"How Long? Not Long!" was the question and answer given by Dr. Martin Luther King, Jr. as he stood on the steps of the Capitol building in March 1965 after leading the march from Selma to Montgomery. It was also a declaration that the struggle must continue. Despite obstacles and adversity, people came together and demanded better. They showed that it was not acceptable to establish laws that disenfranchised. They marched together to exemplify that together we can address discriminatory housing practices, inadequate public school funding and policies that keep poverty in place. As a result of their trek protesting injustices, they advanced equality.
In Mississippi, we continue to see communities of color, the immigrant community, our LGBT citizens, and persons with disability marginalized. Mississippi touts the 2nd highest prison population, ranks at the bottom when it comes to education, and continues to have the worst poverty ranking. All of these issues are the result of deep seated, structural and institutional inequity in income, education, criminal justice, employment, and health.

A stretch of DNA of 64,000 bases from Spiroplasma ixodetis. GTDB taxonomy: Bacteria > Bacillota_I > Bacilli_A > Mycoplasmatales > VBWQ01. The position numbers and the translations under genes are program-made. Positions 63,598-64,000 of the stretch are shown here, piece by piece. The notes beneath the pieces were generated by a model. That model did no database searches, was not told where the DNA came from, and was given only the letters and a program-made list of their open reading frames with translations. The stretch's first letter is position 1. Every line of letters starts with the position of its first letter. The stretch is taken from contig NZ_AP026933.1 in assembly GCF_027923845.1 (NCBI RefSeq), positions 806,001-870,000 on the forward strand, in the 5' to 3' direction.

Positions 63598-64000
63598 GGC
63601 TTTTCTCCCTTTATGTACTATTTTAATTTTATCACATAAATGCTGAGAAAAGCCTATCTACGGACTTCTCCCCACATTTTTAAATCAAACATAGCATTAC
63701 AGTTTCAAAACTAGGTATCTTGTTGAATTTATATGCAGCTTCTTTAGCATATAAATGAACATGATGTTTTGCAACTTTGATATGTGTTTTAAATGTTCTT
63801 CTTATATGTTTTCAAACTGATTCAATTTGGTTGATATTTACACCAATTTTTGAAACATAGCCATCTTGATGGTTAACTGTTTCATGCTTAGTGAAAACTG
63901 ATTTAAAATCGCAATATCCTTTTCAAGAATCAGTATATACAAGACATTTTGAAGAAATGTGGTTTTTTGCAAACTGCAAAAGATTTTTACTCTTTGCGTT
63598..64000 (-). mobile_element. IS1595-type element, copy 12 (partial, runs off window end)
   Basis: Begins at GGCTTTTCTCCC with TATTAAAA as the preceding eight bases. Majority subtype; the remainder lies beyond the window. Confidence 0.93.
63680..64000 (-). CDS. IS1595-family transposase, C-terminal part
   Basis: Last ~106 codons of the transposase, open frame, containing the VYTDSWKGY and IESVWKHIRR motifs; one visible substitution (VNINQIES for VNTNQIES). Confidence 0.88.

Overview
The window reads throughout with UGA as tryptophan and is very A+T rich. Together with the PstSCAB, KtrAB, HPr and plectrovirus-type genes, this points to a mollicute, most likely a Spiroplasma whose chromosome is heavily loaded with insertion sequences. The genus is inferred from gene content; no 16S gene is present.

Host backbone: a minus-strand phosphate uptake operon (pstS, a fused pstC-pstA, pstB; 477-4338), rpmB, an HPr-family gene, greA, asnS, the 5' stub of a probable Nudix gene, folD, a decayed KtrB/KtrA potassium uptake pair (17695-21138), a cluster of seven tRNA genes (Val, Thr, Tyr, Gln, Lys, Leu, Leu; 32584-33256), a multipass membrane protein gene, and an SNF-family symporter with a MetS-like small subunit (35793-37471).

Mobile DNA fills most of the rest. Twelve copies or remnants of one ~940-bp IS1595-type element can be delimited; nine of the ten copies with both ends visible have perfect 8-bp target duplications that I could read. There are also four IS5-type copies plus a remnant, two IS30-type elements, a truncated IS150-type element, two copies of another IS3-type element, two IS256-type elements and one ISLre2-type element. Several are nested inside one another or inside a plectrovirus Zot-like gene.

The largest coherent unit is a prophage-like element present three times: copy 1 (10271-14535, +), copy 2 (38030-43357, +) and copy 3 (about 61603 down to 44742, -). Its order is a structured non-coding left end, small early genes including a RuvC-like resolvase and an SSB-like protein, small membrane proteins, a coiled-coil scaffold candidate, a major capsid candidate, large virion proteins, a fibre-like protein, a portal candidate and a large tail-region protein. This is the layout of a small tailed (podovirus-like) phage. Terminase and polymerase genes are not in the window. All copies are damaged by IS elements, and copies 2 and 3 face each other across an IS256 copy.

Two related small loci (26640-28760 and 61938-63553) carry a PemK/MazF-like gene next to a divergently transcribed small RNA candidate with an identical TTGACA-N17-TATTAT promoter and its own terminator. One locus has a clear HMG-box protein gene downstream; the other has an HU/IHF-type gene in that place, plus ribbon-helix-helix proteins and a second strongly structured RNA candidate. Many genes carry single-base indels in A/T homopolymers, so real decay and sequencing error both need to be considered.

A battle was won 50 years ago but the war still wages. The tactics of enemies of equality may not be as overt but they remain the same. Public schools and quality education remain a focus of attack. Employment opportunities are barred by unnecessary policies. Injustices in application of criminal laws have targeted young men of color.
The time for the arc to turn toward justice in Mississippi is now. It is our sincere hope that all Mississippians join together to establish a better Mississippi. Help us today. Pivot Mississippi toward justice by calling on political leaders to dismantle barriers and increase equity. In honor of Dr. King and other heroes who marched, bled, and died - vote.